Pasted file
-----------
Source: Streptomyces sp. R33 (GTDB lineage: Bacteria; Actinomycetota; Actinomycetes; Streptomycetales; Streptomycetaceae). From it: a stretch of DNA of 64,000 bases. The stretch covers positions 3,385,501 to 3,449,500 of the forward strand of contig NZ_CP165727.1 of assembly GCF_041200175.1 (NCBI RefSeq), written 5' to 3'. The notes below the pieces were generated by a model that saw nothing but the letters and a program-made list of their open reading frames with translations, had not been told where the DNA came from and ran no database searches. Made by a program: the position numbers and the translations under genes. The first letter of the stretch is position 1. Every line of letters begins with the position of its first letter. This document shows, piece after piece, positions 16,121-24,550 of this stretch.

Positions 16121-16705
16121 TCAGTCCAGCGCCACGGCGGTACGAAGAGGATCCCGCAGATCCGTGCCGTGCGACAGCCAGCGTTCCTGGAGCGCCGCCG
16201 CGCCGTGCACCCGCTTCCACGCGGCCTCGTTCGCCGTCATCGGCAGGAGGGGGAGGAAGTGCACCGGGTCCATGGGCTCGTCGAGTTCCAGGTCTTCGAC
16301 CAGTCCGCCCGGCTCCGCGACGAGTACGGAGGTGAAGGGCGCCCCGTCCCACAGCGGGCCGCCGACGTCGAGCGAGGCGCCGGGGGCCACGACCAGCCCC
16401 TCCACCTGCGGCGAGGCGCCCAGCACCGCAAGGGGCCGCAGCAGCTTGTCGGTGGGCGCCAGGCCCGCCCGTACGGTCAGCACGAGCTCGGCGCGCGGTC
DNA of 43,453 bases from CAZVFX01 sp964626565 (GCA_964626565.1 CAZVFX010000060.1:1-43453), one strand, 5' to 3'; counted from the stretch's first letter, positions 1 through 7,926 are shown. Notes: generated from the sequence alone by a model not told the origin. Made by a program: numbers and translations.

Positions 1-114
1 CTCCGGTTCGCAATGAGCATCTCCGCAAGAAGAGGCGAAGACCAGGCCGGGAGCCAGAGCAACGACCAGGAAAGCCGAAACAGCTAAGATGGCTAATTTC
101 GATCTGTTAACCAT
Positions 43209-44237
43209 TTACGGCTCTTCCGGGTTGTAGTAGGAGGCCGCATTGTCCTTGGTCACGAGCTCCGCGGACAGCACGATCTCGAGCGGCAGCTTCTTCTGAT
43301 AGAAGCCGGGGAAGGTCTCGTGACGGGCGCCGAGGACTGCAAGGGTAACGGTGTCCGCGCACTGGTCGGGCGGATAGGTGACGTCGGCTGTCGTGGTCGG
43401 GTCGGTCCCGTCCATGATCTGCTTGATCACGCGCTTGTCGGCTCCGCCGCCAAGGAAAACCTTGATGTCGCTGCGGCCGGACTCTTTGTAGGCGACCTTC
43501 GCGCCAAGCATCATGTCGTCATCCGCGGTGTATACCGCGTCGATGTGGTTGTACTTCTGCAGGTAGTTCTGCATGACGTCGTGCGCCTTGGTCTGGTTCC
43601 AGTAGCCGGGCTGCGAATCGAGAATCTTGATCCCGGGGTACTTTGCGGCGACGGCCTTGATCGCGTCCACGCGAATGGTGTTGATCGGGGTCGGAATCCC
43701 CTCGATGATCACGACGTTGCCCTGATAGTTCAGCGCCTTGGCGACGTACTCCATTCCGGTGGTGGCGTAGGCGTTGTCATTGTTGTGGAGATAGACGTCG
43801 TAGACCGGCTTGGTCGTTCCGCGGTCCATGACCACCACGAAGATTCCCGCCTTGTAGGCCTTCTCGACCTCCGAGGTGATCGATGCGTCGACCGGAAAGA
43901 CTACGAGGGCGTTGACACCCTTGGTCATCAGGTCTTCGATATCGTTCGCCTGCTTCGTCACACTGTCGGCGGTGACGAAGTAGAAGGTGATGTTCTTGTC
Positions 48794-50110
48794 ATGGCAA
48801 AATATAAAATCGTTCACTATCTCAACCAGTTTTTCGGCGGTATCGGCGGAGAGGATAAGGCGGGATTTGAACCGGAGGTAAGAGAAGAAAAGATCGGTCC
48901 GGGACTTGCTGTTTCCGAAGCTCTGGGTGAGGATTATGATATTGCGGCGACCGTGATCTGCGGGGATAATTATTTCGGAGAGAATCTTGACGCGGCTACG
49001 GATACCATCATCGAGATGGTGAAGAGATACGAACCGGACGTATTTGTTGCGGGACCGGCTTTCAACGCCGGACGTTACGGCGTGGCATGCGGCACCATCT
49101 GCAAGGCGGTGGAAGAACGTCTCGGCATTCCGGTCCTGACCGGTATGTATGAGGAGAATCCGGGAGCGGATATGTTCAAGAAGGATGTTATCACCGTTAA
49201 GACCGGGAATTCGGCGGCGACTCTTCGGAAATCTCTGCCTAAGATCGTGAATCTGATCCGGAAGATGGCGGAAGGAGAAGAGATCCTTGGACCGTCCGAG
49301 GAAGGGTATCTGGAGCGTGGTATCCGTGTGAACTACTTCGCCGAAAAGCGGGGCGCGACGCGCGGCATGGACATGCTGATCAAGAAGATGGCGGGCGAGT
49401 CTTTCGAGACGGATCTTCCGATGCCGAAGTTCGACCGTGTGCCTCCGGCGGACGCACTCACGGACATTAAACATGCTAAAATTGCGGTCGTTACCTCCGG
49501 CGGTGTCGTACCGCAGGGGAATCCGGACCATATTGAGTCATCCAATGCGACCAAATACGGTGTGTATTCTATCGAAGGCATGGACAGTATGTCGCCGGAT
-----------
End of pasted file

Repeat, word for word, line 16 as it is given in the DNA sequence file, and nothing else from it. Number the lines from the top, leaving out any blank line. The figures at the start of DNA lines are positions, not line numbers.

43601 AGTAGCCGGGCTGCGAATCGAGAATCTTGATCCCGGGGTACTTTGCGGCGACGGCCTTGATCGCGTCCACGCGAATGGTGTTGATCGGGGTCGGAATCCC